I thought the parts of the books focusing on Amanda’s past were very authentically written. I remember the horror I had as my own voice deepened and the inner revulsion of hair in odd places. I would have given anything to crawl out of my own skin back then, and if I hadn’t been 100% sure I would go straight to hell, I probably would have attempted suicide myself at that age. It really is a common reaction in those who are trapped with unsupportive family. In fact familial support is the biggest factor in whether or not Trans People of all ages attempt suicide. 

As for Amanda’s relations with her previous classmates, well, I remember having crushes on boys and even writing their names on notes in church or class a few times before scribbling them out furiously, and if you think boys don’t pick up on that you are sadly mistaken. Being seen as gay or effeminate is many times a one way train ticket to ostracization and girls like me are often on speaking terms with the conductor.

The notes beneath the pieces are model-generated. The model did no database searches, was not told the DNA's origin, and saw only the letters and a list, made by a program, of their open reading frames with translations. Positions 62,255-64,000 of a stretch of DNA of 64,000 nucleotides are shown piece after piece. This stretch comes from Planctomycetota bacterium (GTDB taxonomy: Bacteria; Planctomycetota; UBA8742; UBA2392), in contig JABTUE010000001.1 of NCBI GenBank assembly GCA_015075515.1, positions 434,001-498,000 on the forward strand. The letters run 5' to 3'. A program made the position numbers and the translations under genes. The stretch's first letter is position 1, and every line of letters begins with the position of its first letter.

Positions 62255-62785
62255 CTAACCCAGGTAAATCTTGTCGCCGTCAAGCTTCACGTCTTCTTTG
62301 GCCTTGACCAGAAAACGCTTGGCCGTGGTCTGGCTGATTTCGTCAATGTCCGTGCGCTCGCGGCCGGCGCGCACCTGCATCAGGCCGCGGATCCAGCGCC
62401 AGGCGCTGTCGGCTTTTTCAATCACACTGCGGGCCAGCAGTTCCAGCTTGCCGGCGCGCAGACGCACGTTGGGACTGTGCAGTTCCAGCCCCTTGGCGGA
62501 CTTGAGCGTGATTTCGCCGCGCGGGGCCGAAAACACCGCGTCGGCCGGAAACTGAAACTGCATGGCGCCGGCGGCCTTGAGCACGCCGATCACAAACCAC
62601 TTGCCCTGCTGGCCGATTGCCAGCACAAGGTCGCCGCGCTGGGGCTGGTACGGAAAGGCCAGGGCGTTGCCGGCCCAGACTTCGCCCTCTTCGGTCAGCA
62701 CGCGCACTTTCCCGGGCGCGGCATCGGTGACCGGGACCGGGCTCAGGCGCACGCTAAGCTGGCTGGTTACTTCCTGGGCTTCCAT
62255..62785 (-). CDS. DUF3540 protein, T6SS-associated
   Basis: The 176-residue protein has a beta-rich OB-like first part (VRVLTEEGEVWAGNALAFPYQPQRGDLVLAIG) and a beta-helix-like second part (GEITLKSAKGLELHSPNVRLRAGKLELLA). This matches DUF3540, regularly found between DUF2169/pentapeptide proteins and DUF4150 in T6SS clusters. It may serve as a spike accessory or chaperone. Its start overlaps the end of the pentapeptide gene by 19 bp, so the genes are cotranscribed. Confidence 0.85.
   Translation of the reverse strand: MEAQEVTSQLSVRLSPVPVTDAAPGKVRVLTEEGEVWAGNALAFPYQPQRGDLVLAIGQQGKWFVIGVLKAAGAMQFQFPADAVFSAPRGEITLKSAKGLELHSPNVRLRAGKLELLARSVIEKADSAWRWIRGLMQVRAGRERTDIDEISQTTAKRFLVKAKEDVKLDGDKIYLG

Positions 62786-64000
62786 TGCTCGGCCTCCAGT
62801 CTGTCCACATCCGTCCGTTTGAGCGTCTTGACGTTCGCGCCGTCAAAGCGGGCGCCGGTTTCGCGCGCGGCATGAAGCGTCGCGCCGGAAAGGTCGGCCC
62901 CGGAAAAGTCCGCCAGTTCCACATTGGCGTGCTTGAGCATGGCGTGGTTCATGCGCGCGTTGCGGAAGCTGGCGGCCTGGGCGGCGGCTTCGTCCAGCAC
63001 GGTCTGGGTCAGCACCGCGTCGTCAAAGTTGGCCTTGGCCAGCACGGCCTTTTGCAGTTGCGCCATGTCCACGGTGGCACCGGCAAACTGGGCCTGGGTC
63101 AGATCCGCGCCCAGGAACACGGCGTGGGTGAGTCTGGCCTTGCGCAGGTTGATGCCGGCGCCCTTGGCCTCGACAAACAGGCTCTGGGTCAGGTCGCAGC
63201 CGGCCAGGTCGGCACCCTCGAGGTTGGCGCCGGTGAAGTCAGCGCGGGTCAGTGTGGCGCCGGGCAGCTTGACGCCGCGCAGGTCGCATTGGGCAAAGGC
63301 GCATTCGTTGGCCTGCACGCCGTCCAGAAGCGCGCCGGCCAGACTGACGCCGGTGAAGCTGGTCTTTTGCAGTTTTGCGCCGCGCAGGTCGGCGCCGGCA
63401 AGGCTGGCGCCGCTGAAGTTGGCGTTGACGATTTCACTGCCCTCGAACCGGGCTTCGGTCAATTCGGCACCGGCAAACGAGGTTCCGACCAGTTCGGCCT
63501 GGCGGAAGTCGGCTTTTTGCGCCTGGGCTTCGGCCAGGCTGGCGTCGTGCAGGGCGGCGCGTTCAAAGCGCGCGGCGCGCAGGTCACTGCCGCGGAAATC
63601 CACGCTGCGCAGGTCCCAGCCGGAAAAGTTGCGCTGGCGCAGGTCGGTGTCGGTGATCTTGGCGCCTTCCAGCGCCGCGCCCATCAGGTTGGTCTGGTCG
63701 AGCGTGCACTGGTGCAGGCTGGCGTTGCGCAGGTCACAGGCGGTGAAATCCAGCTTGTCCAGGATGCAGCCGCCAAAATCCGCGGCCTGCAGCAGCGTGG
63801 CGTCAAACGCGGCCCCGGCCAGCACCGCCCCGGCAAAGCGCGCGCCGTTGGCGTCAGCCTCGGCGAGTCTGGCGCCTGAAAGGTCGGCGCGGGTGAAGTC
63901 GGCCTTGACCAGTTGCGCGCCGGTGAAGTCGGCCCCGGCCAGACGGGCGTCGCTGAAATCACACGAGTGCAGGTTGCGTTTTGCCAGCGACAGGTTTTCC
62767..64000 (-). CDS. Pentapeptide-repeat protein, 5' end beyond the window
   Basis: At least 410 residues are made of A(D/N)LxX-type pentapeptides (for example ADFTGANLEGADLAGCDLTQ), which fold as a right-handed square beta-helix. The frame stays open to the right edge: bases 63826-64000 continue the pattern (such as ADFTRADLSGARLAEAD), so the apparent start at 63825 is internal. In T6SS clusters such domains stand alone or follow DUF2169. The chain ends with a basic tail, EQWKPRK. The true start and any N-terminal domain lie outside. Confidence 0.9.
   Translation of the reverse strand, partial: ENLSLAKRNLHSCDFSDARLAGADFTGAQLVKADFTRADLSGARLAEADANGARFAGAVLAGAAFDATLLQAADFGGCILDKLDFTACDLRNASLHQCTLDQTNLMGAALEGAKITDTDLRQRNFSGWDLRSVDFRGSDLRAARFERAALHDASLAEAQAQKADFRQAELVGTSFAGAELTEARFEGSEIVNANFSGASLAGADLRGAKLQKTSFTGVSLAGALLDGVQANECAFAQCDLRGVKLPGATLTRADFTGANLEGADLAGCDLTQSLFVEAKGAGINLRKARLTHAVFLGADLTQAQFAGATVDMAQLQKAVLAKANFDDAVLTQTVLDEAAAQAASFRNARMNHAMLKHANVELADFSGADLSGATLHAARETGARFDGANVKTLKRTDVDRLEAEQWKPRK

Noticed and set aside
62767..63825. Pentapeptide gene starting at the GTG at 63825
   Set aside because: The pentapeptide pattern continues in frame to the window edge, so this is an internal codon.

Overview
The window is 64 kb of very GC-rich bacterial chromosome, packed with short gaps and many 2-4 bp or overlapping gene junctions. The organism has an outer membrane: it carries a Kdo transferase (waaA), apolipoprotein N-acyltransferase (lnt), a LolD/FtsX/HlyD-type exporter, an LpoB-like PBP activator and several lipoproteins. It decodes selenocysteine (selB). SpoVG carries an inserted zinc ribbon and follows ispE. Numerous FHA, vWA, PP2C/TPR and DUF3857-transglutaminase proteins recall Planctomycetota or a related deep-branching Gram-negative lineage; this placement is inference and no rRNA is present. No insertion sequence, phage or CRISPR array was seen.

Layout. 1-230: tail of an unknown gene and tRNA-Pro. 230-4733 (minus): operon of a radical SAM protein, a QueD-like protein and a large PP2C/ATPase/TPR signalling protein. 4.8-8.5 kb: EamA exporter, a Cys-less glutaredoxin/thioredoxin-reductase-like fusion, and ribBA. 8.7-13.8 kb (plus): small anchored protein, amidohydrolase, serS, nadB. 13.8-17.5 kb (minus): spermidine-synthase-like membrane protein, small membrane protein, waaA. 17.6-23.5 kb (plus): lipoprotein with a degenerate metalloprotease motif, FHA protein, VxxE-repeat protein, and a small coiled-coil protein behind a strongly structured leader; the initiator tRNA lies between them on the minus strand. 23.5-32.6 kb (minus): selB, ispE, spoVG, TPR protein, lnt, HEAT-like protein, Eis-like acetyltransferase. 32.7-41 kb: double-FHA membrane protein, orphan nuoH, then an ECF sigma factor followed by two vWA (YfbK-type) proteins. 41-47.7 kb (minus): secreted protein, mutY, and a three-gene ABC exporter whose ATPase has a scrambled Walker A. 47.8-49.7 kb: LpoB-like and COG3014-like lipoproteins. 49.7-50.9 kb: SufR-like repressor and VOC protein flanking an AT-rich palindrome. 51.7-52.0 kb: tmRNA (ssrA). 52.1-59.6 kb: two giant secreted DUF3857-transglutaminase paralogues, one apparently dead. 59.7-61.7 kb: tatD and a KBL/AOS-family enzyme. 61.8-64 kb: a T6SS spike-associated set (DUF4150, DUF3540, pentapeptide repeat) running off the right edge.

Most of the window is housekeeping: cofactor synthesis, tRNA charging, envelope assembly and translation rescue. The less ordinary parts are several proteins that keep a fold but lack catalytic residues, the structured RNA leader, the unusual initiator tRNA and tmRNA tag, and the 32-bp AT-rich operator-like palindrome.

Alaina: Ok. Switching Gears then to practicality; what age group would you recommend this book to?

Heather: This is definitely a high school book, probably 10th grade and up. That has nothing to do with the content or subject matter, but it’s a complex story with a wonderful emotional arc, and I think it needs a more mature reader to recognize that and pick up on the nuances. 

Heather: How would finding and reading this book when you were in high school have affected you?